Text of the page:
From Samuel Smith
Baltimore 17 Augt. 1810
I do myself the honor to Enclose, an Extract of a letter just recieved from the Havannah.1 I presume the Person is the same who dined with you last Winter and was introduced by Dr. Thornton to many Gentlemen. I have the honor [to] be sir, Your friend & Servt.
RC and enclosure (DLC). Postmarked Baltimore, 16 Aug. Enclosure 1 p., in an unidentified hand (see n. 1).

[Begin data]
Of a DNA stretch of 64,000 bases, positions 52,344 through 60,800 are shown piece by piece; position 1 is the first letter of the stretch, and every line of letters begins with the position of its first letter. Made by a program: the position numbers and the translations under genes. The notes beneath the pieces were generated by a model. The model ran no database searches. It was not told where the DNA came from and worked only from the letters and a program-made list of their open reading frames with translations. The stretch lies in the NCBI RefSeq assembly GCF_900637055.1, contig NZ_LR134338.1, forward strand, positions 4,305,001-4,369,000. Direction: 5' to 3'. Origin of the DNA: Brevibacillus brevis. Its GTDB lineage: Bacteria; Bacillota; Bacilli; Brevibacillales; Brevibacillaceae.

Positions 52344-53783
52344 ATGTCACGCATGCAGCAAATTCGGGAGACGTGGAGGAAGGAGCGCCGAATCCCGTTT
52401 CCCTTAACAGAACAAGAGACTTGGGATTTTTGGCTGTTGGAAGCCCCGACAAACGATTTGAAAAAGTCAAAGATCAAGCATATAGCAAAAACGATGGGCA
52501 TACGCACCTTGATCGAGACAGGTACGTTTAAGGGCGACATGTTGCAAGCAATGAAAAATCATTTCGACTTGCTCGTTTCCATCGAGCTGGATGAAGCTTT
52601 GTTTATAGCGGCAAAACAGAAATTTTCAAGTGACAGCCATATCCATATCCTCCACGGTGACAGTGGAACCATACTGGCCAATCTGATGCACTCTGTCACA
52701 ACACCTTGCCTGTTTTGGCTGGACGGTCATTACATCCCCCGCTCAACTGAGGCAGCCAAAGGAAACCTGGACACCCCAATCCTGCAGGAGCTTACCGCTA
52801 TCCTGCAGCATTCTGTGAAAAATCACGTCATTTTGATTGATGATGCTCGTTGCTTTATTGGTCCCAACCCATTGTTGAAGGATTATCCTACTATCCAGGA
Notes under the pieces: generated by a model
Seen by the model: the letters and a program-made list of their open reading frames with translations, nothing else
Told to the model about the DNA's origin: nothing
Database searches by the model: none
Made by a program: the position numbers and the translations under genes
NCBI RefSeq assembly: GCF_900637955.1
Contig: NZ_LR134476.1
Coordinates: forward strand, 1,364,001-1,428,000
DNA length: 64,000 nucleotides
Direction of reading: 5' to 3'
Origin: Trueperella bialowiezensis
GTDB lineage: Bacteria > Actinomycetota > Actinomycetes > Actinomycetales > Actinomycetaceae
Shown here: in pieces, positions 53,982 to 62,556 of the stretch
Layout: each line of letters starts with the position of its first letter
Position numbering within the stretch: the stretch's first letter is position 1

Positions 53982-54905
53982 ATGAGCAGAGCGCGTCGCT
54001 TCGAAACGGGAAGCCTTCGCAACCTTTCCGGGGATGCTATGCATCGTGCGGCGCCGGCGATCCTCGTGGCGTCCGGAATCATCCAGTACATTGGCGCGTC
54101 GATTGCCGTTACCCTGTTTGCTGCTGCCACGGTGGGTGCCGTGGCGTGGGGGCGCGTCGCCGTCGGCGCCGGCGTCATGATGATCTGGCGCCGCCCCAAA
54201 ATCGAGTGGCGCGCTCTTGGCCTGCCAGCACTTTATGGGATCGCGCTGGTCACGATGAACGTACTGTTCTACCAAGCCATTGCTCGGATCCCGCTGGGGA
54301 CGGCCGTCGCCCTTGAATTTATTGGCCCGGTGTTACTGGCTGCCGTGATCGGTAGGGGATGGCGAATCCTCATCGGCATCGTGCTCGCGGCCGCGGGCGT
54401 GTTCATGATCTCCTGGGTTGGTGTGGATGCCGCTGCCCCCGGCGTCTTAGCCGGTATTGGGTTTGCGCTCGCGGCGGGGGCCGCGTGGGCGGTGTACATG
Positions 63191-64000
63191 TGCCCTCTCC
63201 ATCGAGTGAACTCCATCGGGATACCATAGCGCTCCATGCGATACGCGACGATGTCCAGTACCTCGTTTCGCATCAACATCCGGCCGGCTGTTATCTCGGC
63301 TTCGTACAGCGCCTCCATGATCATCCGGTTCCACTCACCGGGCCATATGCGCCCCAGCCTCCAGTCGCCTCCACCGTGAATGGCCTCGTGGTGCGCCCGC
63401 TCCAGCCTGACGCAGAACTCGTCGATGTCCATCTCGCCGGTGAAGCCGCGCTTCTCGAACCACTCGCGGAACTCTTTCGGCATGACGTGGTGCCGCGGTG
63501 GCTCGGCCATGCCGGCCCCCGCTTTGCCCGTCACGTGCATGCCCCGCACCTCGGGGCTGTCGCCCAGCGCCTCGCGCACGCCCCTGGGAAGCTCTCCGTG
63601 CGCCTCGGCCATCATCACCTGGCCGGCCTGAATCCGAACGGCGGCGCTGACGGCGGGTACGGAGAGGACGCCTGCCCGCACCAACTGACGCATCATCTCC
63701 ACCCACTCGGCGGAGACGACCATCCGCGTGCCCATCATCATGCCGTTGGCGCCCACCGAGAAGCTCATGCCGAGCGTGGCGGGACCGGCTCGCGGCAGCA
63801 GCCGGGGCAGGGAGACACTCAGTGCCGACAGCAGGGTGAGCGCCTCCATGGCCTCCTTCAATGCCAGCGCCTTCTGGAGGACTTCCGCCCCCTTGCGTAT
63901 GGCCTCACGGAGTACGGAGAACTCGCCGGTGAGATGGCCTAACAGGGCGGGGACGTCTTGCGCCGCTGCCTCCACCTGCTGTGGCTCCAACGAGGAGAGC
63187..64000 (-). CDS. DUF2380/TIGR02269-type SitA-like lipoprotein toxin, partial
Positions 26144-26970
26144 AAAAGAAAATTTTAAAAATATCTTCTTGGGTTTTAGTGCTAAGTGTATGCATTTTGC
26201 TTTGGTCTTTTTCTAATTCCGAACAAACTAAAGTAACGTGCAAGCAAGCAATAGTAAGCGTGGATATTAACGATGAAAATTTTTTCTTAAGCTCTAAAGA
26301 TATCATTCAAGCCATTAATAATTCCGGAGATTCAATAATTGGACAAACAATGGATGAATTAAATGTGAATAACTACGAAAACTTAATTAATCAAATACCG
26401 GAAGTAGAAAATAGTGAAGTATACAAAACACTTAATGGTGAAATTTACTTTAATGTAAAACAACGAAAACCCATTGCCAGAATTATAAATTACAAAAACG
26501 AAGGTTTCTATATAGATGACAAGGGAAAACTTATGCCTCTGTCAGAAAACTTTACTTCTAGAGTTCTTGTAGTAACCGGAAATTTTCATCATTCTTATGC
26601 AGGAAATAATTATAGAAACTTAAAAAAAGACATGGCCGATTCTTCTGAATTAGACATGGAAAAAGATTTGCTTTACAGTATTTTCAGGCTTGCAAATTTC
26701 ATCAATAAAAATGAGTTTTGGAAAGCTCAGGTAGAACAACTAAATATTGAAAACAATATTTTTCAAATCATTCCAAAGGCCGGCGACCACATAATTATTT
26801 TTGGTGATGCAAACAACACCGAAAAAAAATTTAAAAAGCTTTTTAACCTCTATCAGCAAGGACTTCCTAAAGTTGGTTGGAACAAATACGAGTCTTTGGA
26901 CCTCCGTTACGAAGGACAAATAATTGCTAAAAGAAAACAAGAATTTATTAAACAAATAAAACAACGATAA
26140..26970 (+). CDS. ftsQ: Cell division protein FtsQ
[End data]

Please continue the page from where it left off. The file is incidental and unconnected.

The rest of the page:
1. Smith enclosed an extract from a 31 July 1810 letter by Vincent Gray, an American merchant who occasionally performed consular duties in Havana, reporting the execution of a Mexican, Manuel Rodríguez Alemán y Paña (or Peña), as a Bonapartist emissary. The credentials he bore from Joseph Bonaparte, Gray wrote, were “burnt under him, as he was suspended on the Gallows.” Alemán had evidently confessed the names of many Bonapartist emissaries and agents in both North and South America, and Gray promised to forward a list of their names to the secretary of state. Although Gray regretted the death of “a young man of the first Talents & Respectability,” he hoped that it would also “be the Cause of preventing that valuable Country Mexico, from being deluged in Blood.” On the significance of Alemán’s mission as an expression of Napoleon’s policy toward Spanish America, see Robertson, France and Latin-American Independence, pp. 72–78, and Rydjord, Foreign Interest in the Independence of New Spain, pp. 304–5.